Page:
The DLDC CoLabora co-working project has launched its second phase in Bundoran. The co-working space, based at Bundoran Community Centre, aims to create new working spaces for remote workers, start-ups and small businesses. Four local Social Enterprise organisations in Donegal are participating in this training programme in cooperation with five other European partners including from France, Spain, Germany, Wales and Latvia. Bundoran is the second of 4 centres participating in the programme to launch in Donegal. The four Donegal participant’s centres include: An Craoibhín, Termon www.craoibhintermon.ie The Base, Stranorlar, www.thebaseenterprise.ie Bundoran Community Centre, https://www.facebook.com/BundoranCommunityCentre/Spraoi agus Spórt, Carndonagh www.spraoiagussport.ieCoWork Plus Bundoran will provide dedicated desks, high-speed broadband, and a friendly and informal atmosphere to help you support the life you want to live. The launch on 1st October kicked off with free surf lessons which let guests experience one of the many benefits of living in Bundoran.Pictured from L-RMary McGrenra (Craoibhin), Brian Mc Mahon (Vice-Chair of Donegal Municipal District Council), Fred Gallagher (Craoibhin), Laura Martin (LEADER), Sinead McLaughlin (LEADER), Michael Travers (Chairman of Bundoran Community Development)CoWork Plus Bundoran launch: L-RBrian Mc Nulty (Director of Bundoran Community Development), Killian O’Kelly, Finn Ní Fhaolain, Sinead McLaughlin, Cllr Michael McMahon, Rose Barret, Louise McCauley, Michael Travers, Julianne Hayes, Michael Tunney.Following this, guests were shown around the space and heard about remote working and employment opportunities from guest speakers including Pierre Vandermeulen and Maria Gallo, and also from Finn Ní Fhaolain of Water Stories, Killian O’Kelly of Irish Gap Year, Rose Barrett of Grow Remote and Michael Tunney – Head of Enterprise, LEO. Michael Travers of Bundoran Community Development stated “Bundoran is a holiday resort and it’s famous for its exhilarating cliffs, coastal walks and surfing. If you come to work in this new and exciting enterprise you can experience this exhilaration too”.DLDC is very excited about the opportunities that this project will bring to participating organisations and their communities. Sinead McLaughlin, Project Officer with DLDC, says “The CoLabora concept is working very well in many parts of Europe. We look forward to many similar economic and social benefits that it will bring to Co. Donegal”. If you are currently working remotely from home and wish to join a coworking space please contact any of the above spaces for more information.The project has a Cooperation Transnational Theme and was recently funded under LEADER. This project is supported by: Donegal LCDC, DLDC, Donegal County Council and the Department of Rural & Community Development through grant aid received under The European Agricultural Fund for Rural Development in Ireland 2014- 2020 Europe investing in rural areas. Bundoran celebrates launch of CoWork Plus working spaces was last modified: October 9th, 2019 by Rachel McLaughlinShare this:Click to share on Facebook (Opens in new window)Click to share on Twitter (Opens in new window)Click to share on LinkedIn (Opens in new window)Click to share on Reddit (Opens in new window)Click to share on Pocket (Opens in new window)Click to share on Telegram (Opens in new window)Click to share on WhatsApp (Opens in new window)Click to share on Skype (Opens in new window)Click to print (Opens in new window)Tags:bundoranBundoran Community Centreco-workingcolaboraDLDCworking space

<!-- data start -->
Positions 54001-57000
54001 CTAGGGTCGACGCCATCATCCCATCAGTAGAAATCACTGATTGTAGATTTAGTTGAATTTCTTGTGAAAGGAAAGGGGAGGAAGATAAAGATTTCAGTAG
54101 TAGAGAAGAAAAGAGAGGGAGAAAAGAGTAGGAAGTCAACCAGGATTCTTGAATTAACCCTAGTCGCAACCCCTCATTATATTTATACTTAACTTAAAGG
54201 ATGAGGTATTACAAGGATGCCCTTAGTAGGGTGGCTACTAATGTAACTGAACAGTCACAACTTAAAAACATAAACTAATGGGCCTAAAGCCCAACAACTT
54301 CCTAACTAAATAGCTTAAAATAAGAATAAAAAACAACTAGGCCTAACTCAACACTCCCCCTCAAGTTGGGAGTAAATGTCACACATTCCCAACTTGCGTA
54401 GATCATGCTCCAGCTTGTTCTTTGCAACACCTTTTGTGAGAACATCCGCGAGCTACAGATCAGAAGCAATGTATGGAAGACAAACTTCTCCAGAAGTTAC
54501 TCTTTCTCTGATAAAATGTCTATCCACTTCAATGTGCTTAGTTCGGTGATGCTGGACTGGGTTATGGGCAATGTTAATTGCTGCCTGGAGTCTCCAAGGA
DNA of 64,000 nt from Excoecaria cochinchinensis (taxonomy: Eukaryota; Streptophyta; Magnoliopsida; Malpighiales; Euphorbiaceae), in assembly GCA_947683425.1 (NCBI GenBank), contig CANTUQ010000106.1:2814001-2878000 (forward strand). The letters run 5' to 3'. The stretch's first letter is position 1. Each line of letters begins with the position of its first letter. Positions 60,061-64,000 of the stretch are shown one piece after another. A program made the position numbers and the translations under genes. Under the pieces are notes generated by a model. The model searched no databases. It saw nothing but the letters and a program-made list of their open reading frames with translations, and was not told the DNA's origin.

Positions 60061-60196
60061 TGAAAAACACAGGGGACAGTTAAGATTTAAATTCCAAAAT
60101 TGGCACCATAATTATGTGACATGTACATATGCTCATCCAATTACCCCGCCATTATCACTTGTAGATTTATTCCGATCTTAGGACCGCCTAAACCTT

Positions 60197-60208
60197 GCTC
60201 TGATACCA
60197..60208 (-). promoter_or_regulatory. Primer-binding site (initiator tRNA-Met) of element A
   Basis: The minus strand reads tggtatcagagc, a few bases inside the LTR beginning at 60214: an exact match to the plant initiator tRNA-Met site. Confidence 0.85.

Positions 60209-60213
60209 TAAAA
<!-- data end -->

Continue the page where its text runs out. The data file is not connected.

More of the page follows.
Linking extreme interannual changes in prey availability to foraging behaviour and breeding investment in a marine predator, the macaroni penguin
Understanding the mechanisms that link prey availability to predator behaviour and population change is central to projecting how a species may respond to future environmental pressures. We documented the behavioural responses and breeding investment of macaroni penguins Eudyptes chrysolophus across five breeding seasons where local prey density changed by five-fold; from very low to highly abundant. When prey availability was low, foraging trips were significantly longer and extended overnight. Birds also foraged farther from the colony, potentially in order to reach more distant foraging grounds and allow for increased search times. These extended foraging trips were also linked to a marked decrease in fledgling weights, most likely associated with reduced rates of provisioning. Furthermore, by comparing our results with previous work on this population, it appears that lowered first-year survival rates associated, at least partially, with fledging masses were also evident for this cohort. This study integrates a unique set of prey density, predator behaviour and predator breeding investment data to highlight a possible behavioural mechanism linking perturbations in prey availability to population demography.